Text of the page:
When did the data analyst become a glorified dashboard builder doing English-to-SQL translation on the side?
(Don't worry. This is not going to be one of those morbid articles about the "death of X", "Y is dead, long live Y". Dashboards are as dead as spreadsheets. Meaning: not dead.)
The Curiosity Tax
Absorbed in our routine, we may have forgotten this, but the job of data teams isn’t about creating the "perfect" dashboard or spoon-feeding data stories to the business. It's about empowering our colleagues to answer the questions they need to do their job better.
Unfortunately, this is easier said than done. We often impose inadvertently a Curiosity Tax. When someone has a question, they will either need to (A) find the right report that magically answers that exact question or (B) find their way through a next-gen pivot table (a.k.a. "self-service" analytics tool) or (C) ask the data team over Slack, or worse: (D) fill out a long form first justifying why they need this information in the first place.
This means that only questions that support a "one-way door" decision will be asked and many potentially impactful questions never get asked (or answered) at all. This is problematic because many business insights happen through spontaneous serendipity - one question leading to another and another, until something unexpected emerges. (Or maybe it doesn’t.)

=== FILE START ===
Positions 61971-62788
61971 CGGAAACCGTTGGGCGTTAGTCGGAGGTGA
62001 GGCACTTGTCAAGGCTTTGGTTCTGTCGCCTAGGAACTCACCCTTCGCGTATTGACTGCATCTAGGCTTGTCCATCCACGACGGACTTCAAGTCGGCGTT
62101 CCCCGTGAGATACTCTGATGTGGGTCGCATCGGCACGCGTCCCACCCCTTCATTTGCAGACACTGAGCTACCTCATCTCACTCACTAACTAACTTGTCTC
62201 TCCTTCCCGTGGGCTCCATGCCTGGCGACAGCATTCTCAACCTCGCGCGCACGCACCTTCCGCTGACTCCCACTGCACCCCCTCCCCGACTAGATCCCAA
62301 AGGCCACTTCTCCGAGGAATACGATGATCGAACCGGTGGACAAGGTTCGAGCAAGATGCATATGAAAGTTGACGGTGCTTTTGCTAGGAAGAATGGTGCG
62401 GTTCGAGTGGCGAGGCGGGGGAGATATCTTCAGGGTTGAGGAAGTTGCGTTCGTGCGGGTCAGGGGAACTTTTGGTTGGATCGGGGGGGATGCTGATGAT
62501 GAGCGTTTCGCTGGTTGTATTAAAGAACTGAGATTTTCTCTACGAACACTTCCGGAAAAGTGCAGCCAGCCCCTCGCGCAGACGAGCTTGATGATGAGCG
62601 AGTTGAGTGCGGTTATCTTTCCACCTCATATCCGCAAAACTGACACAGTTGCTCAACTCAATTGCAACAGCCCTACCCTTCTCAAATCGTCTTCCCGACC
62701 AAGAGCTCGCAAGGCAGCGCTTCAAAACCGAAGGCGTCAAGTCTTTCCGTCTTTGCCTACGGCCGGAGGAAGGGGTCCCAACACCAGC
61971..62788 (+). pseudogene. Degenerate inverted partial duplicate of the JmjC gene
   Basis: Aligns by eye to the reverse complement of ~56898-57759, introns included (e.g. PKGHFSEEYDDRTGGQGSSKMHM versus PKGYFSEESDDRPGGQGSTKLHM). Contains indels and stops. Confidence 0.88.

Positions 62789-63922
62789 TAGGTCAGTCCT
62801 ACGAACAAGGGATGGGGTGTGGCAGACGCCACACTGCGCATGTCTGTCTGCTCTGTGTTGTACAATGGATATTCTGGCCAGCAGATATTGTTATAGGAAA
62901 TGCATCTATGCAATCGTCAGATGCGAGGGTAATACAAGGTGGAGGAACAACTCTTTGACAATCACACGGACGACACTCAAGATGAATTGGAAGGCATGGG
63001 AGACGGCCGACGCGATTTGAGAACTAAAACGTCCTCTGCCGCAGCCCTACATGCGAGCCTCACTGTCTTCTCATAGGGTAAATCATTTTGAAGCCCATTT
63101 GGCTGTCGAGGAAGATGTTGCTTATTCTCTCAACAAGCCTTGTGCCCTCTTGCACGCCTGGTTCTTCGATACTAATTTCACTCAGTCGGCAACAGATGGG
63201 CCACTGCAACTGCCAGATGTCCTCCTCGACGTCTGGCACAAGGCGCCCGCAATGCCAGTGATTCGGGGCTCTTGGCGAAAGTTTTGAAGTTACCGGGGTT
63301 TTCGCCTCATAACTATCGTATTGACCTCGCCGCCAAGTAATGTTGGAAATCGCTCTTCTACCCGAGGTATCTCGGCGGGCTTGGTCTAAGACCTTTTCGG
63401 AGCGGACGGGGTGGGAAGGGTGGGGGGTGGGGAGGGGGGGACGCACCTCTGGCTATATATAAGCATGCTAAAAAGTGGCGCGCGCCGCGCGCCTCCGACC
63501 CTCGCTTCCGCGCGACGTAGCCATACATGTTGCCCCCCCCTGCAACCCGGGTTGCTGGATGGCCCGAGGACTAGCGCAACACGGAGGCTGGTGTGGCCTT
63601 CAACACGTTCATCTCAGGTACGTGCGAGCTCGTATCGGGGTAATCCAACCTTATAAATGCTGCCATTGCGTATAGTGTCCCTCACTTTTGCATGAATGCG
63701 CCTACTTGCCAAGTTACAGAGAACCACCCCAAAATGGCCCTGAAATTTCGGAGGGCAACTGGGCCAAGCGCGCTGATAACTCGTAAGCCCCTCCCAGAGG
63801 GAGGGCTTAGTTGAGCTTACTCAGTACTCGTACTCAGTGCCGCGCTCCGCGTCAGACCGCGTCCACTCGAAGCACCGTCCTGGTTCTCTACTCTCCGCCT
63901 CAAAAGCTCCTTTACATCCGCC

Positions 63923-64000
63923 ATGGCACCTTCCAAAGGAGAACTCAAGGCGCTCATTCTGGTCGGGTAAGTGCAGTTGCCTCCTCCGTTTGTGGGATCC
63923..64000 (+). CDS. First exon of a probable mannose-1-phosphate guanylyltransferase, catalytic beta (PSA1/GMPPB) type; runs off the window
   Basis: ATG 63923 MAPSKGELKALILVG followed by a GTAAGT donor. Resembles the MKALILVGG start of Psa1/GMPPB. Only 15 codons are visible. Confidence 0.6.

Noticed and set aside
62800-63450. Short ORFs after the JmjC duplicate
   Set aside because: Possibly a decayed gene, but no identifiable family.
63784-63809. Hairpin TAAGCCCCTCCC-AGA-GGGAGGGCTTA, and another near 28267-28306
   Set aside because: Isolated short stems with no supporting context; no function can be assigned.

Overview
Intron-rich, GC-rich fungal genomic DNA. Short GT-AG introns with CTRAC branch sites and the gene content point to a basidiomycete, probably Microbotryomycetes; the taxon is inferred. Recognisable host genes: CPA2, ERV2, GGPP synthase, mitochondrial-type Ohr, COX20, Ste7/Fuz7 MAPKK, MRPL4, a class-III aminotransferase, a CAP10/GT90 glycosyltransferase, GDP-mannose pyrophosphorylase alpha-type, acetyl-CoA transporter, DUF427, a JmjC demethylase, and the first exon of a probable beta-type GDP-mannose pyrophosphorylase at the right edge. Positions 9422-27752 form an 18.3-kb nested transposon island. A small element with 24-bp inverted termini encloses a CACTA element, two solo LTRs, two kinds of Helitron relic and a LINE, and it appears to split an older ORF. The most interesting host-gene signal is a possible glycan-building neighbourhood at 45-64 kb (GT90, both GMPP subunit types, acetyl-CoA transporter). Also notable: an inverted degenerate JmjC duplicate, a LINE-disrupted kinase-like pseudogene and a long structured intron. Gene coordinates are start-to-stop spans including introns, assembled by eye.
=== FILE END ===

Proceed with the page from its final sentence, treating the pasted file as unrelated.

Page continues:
Data Democratization is about creating an organization that doesn't tax curiosity, but encourages it. An organization that sees "asking questions" not as a burden, but as its modus operandi.
(Ok, go ahead. I know what you're thinking. "There goes JP again, talking about his ideal impractical world". Guilty as charged.)
Head of Questions & Answers
If you are a Head of BI & Data, in most cases you should really see yourself as a Head of Questions & Answers. You want to have a good grasp on which questions your organization is asking, you want to find ways for your organization to answer questions at scale, to enable people to interpret the answers and create a culture that encourages them to ask more and better questions.
You are not Head of Dashboarding & Reporting. Dashboards and reports are possible products, artifacts of your team's job, and data your raw material. But the essence of your job is answering questions.
Data Democratization is about bridging the gap between our language and the language of data